Hey, Disney– Brown Folks Are NOT Interchangeable


Photo by Zoe Toseland via Flickr

Disney has been stirring up trouble lately–although that’s nothing out of the ordinary. A live-action remake of the 1992 movie, Aladdin, is underway. After three months of searching, 2,000 auditions later, and a delay in filming, the studio managed to secure its two leads. Mena Massoud will play Aladdin and Naomi Scott is set to play Princess Jasmine.

The studio made headlines recently because the production crew were “struggling” to find an actor to play Aladdin. Apparently, the 2,000 auditions just weren’t enough for them to choose from. Though to give Disney some credit, 2,000 people read for the parts of Aladdin and Jasmine.

Disney claimed that it had been hard to find a “Middle Eastern or South Asian” actor in their twenties who is capable of singing, dancing, and acting well. And believe me, Twitter was up in arms.




And even though Disney announced that they’ve found their Aladdin and Jasmine, they aren’t that much closer to being out of hot water. Naomi Scott, the actress who is set to play Jasmine, is half Indian and half white. And here is where fans’ opinions become really divided.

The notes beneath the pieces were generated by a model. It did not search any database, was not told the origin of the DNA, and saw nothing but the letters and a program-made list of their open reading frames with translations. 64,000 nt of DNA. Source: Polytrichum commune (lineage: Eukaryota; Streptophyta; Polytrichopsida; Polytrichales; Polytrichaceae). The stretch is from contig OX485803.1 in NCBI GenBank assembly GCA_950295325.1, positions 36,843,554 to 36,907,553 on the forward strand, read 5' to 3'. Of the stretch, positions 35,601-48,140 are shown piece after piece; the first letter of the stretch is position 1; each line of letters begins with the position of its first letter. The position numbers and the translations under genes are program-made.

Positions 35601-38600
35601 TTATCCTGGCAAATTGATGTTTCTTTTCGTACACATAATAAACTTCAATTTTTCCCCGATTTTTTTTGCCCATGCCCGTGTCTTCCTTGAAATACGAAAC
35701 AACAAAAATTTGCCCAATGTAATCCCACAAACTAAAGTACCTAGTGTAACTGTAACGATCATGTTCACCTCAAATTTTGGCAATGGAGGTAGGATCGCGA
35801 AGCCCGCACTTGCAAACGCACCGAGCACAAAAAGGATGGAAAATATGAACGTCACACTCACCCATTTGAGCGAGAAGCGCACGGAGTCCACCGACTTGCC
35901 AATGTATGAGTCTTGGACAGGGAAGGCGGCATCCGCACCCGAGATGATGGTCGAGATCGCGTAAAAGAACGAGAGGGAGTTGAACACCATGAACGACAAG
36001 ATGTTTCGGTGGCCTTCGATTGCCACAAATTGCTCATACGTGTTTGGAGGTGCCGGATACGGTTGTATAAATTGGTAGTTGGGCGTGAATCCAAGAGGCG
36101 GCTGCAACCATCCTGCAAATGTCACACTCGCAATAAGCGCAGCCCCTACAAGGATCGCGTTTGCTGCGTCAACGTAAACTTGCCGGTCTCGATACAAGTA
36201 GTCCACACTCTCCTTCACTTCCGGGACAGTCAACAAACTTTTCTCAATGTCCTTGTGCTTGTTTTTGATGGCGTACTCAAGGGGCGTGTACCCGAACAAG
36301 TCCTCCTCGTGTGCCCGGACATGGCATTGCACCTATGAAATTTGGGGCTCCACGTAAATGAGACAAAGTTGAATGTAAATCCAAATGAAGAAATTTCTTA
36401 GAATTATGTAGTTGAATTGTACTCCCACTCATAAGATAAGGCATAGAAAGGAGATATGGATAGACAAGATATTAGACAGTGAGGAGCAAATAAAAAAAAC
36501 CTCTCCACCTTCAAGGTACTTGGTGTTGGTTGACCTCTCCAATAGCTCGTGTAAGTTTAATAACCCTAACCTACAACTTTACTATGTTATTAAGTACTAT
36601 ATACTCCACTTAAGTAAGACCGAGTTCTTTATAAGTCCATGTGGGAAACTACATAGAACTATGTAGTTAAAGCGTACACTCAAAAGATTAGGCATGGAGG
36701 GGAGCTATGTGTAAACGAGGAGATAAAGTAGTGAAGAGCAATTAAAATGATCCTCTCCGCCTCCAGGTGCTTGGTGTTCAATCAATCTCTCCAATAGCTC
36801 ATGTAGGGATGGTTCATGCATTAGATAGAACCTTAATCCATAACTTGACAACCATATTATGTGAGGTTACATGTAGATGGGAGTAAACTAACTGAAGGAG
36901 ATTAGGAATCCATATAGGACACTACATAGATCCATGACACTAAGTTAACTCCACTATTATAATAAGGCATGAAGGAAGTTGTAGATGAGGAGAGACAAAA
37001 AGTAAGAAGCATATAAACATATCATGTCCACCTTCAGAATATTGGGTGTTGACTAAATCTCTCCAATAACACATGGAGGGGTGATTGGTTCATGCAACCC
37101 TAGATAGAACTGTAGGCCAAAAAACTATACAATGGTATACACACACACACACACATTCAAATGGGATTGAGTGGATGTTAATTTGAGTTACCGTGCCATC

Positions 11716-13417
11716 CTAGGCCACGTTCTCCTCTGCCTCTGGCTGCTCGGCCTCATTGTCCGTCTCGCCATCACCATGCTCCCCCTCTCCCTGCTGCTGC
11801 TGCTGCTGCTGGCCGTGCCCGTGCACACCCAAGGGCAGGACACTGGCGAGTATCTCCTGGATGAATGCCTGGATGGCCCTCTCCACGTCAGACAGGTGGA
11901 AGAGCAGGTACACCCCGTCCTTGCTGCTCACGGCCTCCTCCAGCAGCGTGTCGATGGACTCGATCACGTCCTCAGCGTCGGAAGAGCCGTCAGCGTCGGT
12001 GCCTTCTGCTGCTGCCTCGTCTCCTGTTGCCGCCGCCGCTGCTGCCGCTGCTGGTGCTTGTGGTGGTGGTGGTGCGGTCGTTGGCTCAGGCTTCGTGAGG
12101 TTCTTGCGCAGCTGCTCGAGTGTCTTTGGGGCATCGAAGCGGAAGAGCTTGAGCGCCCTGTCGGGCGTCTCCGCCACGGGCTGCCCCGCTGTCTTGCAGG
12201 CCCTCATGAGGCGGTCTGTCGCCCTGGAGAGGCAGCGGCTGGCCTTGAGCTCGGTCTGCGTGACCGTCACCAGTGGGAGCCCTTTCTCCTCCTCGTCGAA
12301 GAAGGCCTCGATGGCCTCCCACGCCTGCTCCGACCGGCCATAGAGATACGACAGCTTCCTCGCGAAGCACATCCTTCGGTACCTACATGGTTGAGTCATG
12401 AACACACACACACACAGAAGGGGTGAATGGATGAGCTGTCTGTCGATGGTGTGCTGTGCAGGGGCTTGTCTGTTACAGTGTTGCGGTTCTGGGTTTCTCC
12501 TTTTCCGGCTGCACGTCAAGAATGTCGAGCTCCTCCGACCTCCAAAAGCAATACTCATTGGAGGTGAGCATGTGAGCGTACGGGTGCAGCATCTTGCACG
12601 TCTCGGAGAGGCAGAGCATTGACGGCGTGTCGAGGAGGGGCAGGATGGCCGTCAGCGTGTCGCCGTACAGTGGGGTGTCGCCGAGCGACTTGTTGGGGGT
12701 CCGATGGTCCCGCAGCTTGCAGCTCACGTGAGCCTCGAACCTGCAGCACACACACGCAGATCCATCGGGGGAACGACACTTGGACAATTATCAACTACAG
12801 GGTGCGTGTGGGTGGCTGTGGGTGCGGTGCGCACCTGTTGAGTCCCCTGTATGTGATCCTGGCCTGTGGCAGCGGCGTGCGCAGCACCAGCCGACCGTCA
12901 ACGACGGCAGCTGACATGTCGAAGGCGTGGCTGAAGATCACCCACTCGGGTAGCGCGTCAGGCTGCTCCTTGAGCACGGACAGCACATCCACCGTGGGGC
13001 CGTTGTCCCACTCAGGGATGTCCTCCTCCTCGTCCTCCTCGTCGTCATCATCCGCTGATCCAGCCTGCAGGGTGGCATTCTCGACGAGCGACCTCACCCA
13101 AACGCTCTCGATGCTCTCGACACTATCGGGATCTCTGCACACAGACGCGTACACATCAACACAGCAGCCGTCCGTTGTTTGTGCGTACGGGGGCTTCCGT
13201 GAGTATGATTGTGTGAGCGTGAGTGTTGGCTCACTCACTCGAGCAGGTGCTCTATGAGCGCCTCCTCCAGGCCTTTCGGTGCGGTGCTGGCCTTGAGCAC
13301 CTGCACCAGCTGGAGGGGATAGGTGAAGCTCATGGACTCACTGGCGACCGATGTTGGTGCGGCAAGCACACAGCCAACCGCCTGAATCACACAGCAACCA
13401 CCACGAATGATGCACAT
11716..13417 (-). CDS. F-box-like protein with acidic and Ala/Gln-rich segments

Some people want Disney to cast an Arab actor and actress to play Aladdin and Jasmine because the story takes place in an a fictional Arabian city, Agrabah. And with Naomi’s Scott’s announcement, people are upset that Disney casted a non-Arab actress.


Others are defending Naomi’s Scott’s casting since the original Aladdin animation had a mix of Arab and Indian cultural characteristics.


It’s important to note, the original 1992 movie was largely based on Arab stereotypes. The film’s first song is the very popular, “Arabian Nights.” Some of the lyrics of the song describe the Arab world as a place “where they cut off your ear if they don’t like your face” and “barbaric, but hey, it’s home.” It simply serves to reiterate this idea that Arabs are cruel people from a lawless, desert land.

So here’s the thing, Disney could have taken this remake and used it as an opportunity to properly tell an Arab story with an all-Arab cast. Instead, Disney is already repeating their mistakes from 15 years ago.

In case Disney still does not understand, here is why people are so outraged by all this: brown folks are NOT interchangeable. South Asians and Arabs are different groups of people with distinctly different cultures. On top of that they have even more varied cultures within both of those umbrella terms. So I would suggest that the studio not participate in ethnic erasure.

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